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A covenant is an agreement between two parties that has been made firm by any established method that binds both parties to it. In early Bible times it was so confirmed by first slaying an animal, cutting it into pieces, then preparing it for a meal to be shared by both, or all of those making the agreement. This method was known as cutting a covenant. An example of this is in Genesis 26:28-30 where Isaac made (Hebrew cut) a covenant with Abimelech. But the New Covenant was established by God Himself through the cutting off of His Only begotten Son the promised Messiah. (Daniel 9:26, Isaiah 53:8, Isaiah 49:8, Matthew 26:28) The tokens of that covenant are shared by all participants in what is known as the Memorial Supper, where the faithful share bread and wine in memory of their Lordís death, thus reminding them that he was cut off for their transgressions.


There were several covenants made between God and man before the new one was established. The first one mentioned as such was made with Noah, when God promised never again to destroy all flesh by the waters of a flood. (Genesis 6:18 & 9:9-17). God set a rainbow in the cloud to signify this everlasting covenant. He later made a covenant with Abraham promising that both he and his descendants would inherit all the land of Canaan between the River of Egypt and the Euphrates river. (Genesis 12:1-3, 15:8-21). This Abrahamic covenant also involved the blessing of all nations in Abrahamís seed. (Genesis 22:16-18, 26:4-25, 28:10-15) He also made a covenant with King David that his seed would sit upon his throne for ever. (2 Samuel 7:12-16, Psalm 89:3-4).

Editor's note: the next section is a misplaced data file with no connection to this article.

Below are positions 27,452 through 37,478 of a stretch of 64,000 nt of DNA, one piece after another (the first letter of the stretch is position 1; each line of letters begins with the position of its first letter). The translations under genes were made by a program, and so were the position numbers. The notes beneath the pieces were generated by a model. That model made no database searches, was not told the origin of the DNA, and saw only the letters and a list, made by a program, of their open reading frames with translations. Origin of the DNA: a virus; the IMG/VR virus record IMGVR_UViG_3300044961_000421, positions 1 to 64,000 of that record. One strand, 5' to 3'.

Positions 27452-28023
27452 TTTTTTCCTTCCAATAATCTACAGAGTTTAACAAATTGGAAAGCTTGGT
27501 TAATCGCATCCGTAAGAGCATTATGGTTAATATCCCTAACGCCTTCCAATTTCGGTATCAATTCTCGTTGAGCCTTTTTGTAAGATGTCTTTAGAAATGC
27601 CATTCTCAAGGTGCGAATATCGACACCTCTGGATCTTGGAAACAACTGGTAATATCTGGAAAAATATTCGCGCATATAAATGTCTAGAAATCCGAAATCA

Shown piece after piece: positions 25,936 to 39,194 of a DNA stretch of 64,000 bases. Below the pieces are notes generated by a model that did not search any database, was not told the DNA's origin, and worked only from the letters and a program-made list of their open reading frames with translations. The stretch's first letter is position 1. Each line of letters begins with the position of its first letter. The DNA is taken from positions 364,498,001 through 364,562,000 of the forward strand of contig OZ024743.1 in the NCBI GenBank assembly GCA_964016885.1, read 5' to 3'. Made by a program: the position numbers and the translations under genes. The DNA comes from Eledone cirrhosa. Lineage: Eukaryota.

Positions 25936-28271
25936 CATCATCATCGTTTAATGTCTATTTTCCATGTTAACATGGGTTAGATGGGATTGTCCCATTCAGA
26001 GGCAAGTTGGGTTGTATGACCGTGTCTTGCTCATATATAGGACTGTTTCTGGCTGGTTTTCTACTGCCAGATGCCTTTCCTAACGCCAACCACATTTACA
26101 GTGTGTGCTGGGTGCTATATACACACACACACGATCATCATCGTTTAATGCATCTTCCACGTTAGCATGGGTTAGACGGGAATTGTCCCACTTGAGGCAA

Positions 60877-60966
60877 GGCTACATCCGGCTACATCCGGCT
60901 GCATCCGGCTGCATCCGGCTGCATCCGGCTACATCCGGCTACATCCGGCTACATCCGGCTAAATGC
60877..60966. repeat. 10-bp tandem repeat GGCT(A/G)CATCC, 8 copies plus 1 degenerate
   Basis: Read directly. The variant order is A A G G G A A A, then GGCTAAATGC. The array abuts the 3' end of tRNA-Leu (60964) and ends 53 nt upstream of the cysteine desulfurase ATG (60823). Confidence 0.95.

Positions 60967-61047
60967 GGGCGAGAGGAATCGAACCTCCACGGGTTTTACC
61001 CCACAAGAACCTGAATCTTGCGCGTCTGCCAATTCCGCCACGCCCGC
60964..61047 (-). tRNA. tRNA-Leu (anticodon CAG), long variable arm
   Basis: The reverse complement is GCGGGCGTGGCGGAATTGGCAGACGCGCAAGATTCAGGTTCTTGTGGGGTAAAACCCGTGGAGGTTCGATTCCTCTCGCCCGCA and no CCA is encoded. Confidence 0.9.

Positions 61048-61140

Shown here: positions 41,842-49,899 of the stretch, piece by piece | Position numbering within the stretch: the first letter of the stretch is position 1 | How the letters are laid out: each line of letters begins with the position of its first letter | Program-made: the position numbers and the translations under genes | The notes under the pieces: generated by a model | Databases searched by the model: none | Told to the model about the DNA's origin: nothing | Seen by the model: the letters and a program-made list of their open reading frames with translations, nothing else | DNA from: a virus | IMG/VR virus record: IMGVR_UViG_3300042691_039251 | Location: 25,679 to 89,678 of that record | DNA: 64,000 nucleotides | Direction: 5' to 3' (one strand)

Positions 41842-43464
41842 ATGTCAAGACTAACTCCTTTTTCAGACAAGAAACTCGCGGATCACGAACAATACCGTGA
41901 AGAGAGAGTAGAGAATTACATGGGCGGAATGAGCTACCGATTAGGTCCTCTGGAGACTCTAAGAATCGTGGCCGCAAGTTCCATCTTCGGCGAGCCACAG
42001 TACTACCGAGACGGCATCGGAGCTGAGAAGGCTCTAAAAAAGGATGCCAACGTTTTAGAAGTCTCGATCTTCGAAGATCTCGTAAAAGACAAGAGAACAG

Abrahamís special descendants (the nation of Israel) became the subjects of the only covenant God ever made with an entire nation. It was made within the framework of the Abrahamic covenant that promised the land of Canaan to Israel for an everlasting possession. But that national covenant was added to the Abrahamic until the promised seed (Christ) should come. (Galatians 3:17-19). God said to Israel, "if you will indeed obey My voice and keep My covenant, then you shall be a special treasure to Me above all people;" (Exodus 19:5). Unfortunately they did not always obey, but broke Godís law.

They were therefore ironically cut off from their own land and scattered to all nations of the earth. (Jeremiah 44:7-11, Ezekiel 21:2-4). This failure of Godís chosen nation clearly showed the necessity for the introduction of a better covenant. It required one that would foster individual response to the will of God, and embrace the earlier promises made to the fathers of a special descendant, whose dedication to God would ensure its success. This promised seed was Jesus the Christ whose life, death and resurrection was that guarantee.

THE NEW COVENANT is thus firmly established in the shed blood of Jesus our Lord. It confirms and establishes Godís covenants made to Noah, Abraham and David. This new covenant will ensure that the earth will be populated for ever, as promised to Noah and that Abraham and his seed will inherit not only the land of Canaan, but the whole world as an everlasting possession. (Romans 4:13). This seed of Abraham in whom all nations are to be blessed is Christ."He saith not and to seeds as of many, but as of one, and to thy seed, which is Christ." (Galatians 3:16). Jesus, who is both Son of God and Son of David, will then be King over all nations, ruling upon the throne of David in Jerusalem. (Luke 1:30-33, Matthew 5:35 Psalm 72:1-8).